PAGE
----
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For the first time ever in the People’s Republic of China, a man has gone to court to fight for same-sex marriage.
Sun Wenlin* (not pictured above) first applied for a marriage license for himself and his partner on June 23 in the Furong district of Changsha, the capital of Hunan province. Alas, a government official rejected the application, saying that “only one man and one woman” can marry.
Sun later told state-run Global Times:
The original text of the marriage law does not say one man and one woman, but a husband and a wife. I personally believe that this term refers not only to heterosexual couples but also to same-sex couples, to gay men and lesbians. The law is not discriminatory.
Sun filed the lawsuit on December 16. Legal regulations dictate that the court must decide whether or not to accept the case within a week. The deadline has passed, but as of yet there hasn’t been any news announcing the court’s decision either way.
The court has been dragging its feet regarding the case since the beginning. Global Times reports,
Sun said that a court official also initially refused to accept his case documents, again saying that only a man and a woman can be married based on the marriage law. The official only “reluctantly” accepted the case after Sun threatened to file a complaint, and the official did not give Sun a written confirmation to prove that the case had been filed.
According to Shi Fulong, Sun’s lawyer, that official’s actions go against the new system of regulations to ease filing procedure launched by the Supreme People’s Court on May 1, requiring courts to accept cases immediately as long as they meet certain basic requirements.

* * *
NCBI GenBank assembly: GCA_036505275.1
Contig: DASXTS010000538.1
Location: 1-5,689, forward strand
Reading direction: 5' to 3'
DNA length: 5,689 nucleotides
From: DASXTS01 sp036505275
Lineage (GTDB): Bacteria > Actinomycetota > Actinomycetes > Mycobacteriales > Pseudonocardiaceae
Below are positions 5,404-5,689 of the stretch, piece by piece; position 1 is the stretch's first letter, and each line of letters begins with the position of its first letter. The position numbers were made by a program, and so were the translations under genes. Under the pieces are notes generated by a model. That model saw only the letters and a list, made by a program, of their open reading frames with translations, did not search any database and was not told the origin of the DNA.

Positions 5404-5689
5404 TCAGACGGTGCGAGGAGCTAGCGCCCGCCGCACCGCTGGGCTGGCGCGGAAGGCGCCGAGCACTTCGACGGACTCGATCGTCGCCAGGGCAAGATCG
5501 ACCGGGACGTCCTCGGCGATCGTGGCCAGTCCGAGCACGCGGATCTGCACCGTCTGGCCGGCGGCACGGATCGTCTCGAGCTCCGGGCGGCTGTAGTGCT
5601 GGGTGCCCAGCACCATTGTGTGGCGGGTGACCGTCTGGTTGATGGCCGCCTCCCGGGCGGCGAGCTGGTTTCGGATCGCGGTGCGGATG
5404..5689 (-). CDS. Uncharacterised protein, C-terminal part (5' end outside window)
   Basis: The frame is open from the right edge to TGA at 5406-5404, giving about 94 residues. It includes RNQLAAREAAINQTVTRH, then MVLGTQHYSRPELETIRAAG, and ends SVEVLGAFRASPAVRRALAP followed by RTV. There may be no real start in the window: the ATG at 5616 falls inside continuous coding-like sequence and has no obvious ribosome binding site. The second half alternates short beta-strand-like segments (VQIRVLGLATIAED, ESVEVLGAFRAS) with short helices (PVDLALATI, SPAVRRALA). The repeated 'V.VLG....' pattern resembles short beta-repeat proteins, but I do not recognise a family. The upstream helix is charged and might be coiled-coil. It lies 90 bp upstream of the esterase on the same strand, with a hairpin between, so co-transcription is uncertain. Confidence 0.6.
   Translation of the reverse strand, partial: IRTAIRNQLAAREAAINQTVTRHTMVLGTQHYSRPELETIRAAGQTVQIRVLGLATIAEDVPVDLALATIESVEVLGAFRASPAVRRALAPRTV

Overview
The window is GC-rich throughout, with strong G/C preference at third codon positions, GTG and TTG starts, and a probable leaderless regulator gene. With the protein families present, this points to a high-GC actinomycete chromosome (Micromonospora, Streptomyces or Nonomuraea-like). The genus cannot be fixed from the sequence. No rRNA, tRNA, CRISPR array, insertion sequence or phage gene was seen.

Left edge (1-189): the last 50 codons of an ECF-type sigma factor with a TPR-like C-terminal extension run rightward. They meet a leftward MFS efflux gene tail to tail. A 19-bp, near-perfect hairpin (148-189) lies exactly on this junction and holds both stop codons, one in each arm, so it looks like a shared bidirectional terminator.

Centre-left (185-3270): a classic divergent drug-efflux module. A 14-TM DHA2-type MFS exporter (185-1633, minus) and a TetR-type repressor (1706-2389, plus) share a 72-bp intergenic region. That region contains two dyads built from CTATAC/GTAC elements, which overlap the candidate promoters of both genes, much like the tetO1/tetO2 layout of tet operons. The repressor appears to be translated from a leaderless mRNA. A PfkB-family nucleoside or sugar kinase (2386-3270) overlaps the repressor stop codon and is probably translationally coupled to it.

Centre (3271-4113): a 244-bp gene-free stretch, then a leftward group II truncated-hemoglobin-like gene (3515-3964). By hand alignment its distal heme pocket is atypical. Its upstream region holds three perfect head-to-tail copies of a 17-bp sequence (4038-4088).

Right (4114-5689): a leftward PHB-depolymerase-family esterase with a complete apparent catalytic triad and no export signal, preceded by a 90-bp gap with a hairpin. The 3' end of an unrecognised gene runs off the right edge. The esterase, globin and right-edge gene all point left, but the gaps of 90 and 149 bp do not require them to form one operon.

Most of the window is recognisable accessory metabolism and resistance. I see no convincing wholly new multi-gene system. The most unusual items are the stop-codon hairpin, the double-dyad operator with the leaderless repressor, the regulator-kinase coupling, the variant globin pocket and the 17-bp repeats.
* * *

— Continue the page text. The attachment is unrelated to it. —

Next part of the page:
Unfortunately, China’s legal system has a less-than-stellar record regarding adherence to official regulations and things are not great for human rights lawyers, labor organizers, and other political activists right now.
The Chinese government’s attitude toward same-sex marriage is negative, judging by editorials in state-run media. Government-approved textbooks still list homosexuality as a form of mental illness, and the country’s new domestic violence law does not include protections for people in same-sex couples.
Still, the fight for same-sex marriage is well underway in China. Li Tingting (one of five feminists detained last March for planning a protest against sexual harassment on public transportation) and her partner Teresa Xu got married last July, and other LGBT couples are tying the knot whether the government recognizes it or not.
And Sun is not ready to give up his fight any time soon. He plans to appeal to a higher court if the Furong district does not accept his case.